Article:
Walking the Straighforward Path

by: EJ on 07/25/2017

Being the Change: Live Well and Spark a Climate Revolution by Peter Kalmus is now off press. Peter Kalmus is a climate scientist at NASA’s Jet Propulsion Laboratory with a Ph.D. in physics from Columbia University. He lives in Altadena, California, a suburb of Los Angeles, with his wife and two children on 1/10th the fossil fuels of the American average. In the following excerpt, Peter explains why he has chosen to live a low carbon lifestyle.  He says, "My path is straightforward: if fossil fuels cause global warming, and I don’t want global warming, then I should reduce my fossil fuel use."

Why walk on this path?

I’m aware that the changes I’m making to my daily life will not solve global warming or stave off global economic collapse. How could they? We’re rapidly approaching eight billion people on the planet, and I am only one of them. However, my actions do make me happier, and that’s reason enough to do them. I also suspect that, for most of us, individual and local-scale actions are the most skillful means to effect global-scale change. This is a paradox of scale. Our individual actions don’t make much of an immediate difference in the global response to our predicament, but they are pieces in a vast puzzle. As more pieces get added, more people will get excited by the emerging picture and begin to add their own pieces.

The prevailing mindset in our industrial society is to search for a silver bullet solution, some brilliant techno-fix that allows us to avoid personal change (which is assumed to be undesirable). After decades of searching by the world’s brightest minds, however, it seems likely that there is no such silver bullet. Personal change will therefore likely be necessary. Here are the reasons I’m an early adopter of personal change:

Slippery fish

The mind is a slippery fish after all... (image credit: Sam Bower)

It’s enjoyable

In my experience, cutting back on burning fossil fuels became possible—easy, even—when I began to realize that I enjoy my life more when I live mindfully and burn less. I realized that I don’t want to burn so much, and I don’t need to burn so much. And I genuinely enjoy the changes I’ve made, such as biking and gardening.

It’s empowering

Back when I was concerned about global warming but still burning lots of fossil fuels, I was suffering from cognitive dissonance, living inconsistently. This made me feel depressed and confused. Now I live in a more consistent way, which is empowering. It’s the key to connecting with others: my life is my calling card.

StoryoftheWave

Operate from the story of the wave. (image credit: Sam Bower)

I want to help others, not harm them

Burning fossil fuels warms the planet, which harms others. It’s that simple. Although the processes involved are distributed globally, accrue over decades, and are statistical in nature—and therefore difficult for our brains to connect directly back to our individual actions—the harm is nonetheless real. Burning fossil fuels should be unacceptable socially, the way physical assault is unacceptable. The harm it does is less immediate, but just as real. We need to start speaking this truth—burning fossil fuels harms others—so that society can begin realizing it.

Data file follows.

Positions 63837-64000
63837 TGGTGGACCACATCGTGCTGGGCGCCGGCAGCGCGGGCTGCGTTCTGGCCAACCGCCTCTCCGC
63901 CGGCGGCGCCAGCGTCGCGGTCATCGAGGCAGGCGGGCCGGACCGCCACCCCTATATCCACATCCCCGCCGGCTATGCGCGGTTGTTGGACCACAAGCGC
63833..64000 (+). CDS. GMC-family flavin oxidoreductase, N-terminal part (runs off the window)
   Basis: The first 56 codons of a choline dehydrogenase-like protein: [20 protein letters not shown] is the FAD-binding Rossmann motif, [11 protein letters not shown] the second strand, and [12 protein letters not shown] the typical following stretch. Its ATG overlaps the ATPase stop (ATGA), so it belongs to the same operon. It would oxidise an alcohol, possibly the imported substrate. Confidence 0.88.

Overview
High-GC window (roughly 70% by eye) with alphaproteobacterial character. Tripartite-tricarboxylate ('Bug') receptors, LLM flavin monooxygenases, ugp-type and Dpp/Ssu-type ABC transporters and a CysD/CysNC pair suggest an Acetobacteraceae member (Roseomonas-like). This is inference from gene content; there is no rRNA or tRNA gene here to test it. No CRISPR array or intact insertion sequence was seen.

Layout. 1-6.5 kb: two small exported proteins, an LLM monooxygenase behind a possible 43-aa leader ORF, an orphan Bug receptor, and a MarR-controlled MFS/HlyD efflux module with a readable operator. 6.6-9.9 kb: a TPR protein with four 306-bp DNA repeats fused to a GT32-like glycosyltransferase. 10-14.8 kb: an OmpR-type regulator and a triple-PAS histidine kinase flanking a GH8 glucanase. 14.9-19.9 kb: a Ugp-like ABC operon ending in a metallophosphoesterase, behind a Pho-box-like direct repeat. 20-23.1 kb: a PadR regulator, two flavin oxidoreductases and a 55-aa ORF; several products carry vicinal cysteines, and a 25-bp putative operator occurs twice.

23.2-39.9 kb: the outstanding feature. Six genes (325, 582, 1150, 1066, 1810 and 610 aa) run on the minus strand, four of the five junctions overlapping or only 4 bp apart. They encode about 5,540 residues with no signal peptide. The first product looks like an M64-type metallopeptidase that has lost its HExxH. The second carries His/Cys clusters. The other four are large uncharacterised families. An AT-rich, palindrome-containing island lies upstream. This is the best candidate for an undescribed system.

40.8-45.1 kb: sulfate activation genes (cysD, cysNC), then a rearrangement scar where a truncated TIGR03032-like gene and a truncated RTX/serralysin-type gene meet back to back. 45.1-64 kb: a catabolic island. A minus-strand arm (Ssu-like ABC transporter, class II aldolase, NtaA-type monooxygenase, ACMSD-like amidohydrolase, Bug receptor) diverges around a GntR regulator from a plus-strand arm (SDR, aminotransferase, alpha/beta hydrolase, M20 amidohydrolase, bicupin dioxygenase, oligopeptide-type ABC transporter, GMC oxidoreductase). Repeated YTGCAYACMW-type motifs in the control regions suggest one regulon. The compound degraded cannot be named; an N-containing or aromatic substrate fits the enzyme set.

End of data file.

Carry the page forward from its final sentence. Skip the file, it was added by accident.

It leads to connection and gratitude

Living with less fossil fuels leads to more connection with the land and with my community. It leads to increased awareness that food, water, fuel, and friends are precious. This connection and gratitude makes me happy.

middlepath

I am walking the middle path (image credit: Sam Bower)

Small  actions  lead  to  larger actions

We need to use our unique talents and interests to make a difference, and changing ourselves can reveal how to do this. Small actions gradually led me to two major actions that might have some impact beyond my local community: becoming an Earth scientist and writing this book. These efforts of mine may have larger impact, or they may not. Either way I’ll keep making simple changes to my life, while simultaneously looking for opportunities to catalyze collective change. I’ve known passionate environmentalists who dreamt of “saving the planet” but who weren’t willing to begin changing themselves. But how can we reasonably expect to contribute meaningfully in the larger arena if we can’t be bothered to make small changes to our daily lives? If I want to contribute to a change in the narrative, I must begin with myself.

It demonstrates a new story

Few people in the US realize that it’s possible to live without fossil fuels. This is a huge failure of imagination. By changing ourselves, we demonstrate what’s possible. We explore the new story, and we tell it. Cynicism and inaction at the national level is nothing more than the collective expression of cynicism and inaction of individuals. When enough of us change ourselves, large-scale change.

Meet Peter in person:

Wednesday August 9, 7:00 PM Vroman's Bookstore, Pasadena, CA

Friday August 11 7:30 PM - Last Book Store Los Angeles, CA

Wednesday August 16th 5:00 PM-Eagle Harbor Book Company, Bainbridge Island, WA

Thursday August 17th 6:30 PM - Community Farm Store, Duncan, Vancouver Island, BC

 

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